Loudoun’s Apple Pudding

Loudon's apple puddingJohn Campbell Loudoun’s apple pudding recipe first caught my eye because it was written in verse. A rarity today, rhyming recipes were common in the 19th and early 20th centuries, when they were supposedly used by housewives to help them remember recipes. Loudoun’s poem, attributed to him by Kristie Lynn and Robert Pelton, authors of The Early American Cookbook, is much older, dating back to the 18th century:

If you would have a good pudding, observe what you’re taught: —
Take two pennyworth (six) of eggs, when twelve for the groat (fourpence):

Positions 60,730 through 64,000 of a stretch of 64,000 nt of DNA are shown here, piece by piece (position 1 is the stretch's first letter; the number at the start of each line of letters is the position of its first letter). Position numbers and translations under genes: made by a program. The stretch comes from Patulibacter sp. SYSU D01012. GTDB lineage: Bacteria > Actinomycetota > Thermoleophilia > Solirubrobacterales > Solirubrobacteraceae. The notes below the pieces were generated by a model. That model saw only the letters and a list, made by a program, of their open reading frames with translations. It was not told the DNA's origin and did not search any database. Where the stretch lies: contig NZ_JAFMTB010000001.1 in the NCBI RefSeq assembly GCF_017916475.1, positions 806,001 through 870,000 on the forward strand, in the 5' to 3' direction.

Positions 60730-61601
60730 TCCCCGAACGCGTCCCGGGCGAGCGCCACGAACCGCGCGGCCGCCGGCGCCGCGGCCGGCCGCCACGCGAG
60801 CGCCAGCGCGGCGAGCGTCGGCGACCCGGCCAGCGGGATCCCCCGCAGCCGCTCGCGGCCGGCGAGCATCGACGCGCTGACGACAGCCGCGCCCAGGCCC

And of the same fruit that Eve had once chosen,
Well pared and well chopped, at least half-a-dozen;
Six ounces of bread, let your maid eat the crust,
The crumbs must be grated as small as the dust;
Six ounces of currants from the stones you must sort,
Lest they brake out your teeth, and spoil all your sport;
Five ounces of sugar won’t make it too sweet;
Some salt and some nutmeg will make it compleat,
Three hours let it boyle, without hurry or flutter,
And then serve it up without sugar or butter.

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